Tuning forks are great for tuning musical instruments. So good that it would be easy to believe that they would be good to tune of check the frequency of many things, such as a radar.
Sound is transmitted by pressure waves. These move outward from a tuning fork almost evenly in all directions. Get a tuning fork and turn it about its stem and there is little difference in the sound that you can hear.
In this video there is a section that shows how tuning forks reflect a laser.
Lasers, like radar don’t have pressure waves, so if you reflect light off the tuning fork from different angles you can get interesting shapes. The math behind the shapes depends on the angle that the laser reflects off the tuning fork. The cosine of the angle relates to the percentage of the movement that as viewed from that angle.
Looking at the Y of the tuning fork, there is a zero or 180 degree angle and not much interesting happening, just the tines moving left and right.
Turning the tuning fork 90 degrees looking at one tine with the other behind they are moving forward and back. Just the way a radar or laser reflects to get the images above.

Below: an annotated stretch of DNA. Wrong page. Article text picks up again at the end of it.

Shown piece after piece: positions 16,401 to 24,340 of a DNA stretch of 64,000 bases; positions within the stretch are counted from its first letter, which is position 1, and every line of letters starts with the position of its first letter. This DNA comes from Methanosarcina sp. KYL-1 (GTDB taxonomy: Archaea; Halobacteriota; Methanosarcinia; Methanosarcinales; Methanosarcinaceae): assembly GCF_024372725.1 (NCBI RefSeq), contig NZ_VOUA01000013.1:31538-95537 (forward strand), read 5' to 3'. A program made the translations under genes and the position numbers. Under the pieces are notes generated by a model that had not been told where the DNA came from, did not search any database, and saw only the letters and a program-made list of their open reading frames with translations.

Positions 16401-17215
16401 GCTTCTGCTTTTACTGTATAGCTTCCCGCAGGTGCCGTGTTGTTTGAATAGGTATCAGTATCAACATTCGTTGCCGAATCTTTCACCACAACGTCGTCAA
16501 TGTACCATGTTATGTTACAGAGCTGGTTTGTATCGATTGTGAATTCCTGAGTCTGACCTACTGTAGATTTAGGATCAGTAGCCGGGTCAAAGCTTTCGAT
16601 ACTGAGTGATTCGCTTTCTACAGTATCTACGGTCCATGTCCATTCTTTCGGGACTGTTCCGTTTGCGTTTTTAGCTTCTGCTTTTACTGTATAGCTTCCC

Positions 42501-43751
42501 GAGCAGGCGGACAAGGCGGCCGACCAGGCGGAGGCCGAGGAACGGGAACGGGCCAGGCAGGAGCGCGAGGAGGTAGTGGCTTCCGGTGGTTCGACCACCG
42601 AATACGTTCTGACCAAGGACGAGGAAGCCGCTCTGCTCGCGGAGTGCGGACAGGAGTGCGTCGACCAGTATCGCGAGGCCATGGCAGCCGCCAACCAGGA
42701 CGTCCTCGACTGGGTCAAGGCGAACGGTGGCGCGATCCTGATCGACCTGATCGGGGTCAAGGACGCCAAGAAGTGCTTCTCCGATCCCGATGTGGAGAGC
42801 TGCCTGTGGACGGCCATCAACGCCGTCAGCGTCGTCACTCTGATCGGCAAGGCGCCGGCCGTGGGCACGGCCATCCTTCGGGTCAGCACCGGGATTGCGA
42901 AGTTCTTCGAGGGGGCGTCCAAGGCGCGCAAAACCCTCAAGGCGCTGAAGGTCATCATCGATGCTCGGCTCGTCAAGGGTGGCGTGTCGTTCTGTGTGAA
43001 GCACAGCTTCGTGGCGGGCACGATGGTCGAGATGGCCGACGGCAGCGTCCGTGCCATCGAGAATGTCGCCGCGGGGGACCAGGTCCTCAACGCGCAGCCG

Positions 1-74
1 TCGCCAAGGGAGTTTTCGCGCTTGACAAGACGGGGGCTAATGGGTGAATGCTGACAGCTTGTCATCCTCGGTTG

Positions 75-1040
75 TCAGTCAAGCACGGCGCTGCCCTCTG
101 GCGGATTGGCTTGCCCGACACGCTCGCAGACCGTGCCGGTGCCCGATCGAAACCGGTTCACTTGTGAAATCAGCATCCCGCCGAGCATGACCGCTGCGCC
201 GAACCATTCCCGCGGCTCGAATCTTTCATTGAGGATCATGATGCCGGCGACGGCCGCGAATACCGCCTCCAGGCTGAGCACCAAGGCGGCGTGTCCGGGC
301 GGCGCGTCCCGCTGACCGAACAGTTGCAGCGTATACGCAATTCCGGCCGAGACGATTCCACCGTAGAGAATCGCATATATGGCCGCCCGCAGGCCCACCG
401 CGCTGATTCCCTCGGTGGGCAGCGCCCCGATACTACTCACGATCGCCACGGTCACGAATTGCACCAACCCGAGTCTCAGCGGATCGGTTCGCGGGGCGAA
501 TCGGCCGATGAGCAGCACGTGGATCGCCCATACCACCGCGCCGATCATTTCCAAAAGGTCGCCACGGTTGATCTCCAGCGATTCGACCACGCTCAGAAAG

At those 90 degree and 270 degree angles, the frequency of the tuning fork is added or subtracted from the laser. A few angles and you get these interesting patterns.
In calibrating a speed radar, having a precise alignment is required. Just like the reflection off a moving object the cosine rule needs to be applied. An angle of 15 degrees gives 3% error, 30 degrees gives 13% error and 45 degrees gives about 30% error. The cosine rule applies to the tuning calibration, if there is any angle at all, the radar will be incorrectly calibrated and result only in one that overstates the speed of a vehicle. I.E. a 3, 13, or 30% error that’s like having a true speed of 45 MPH read between 47 and 58 MPH.
Alignment is one of those practices that need traceable and verifiable calibration.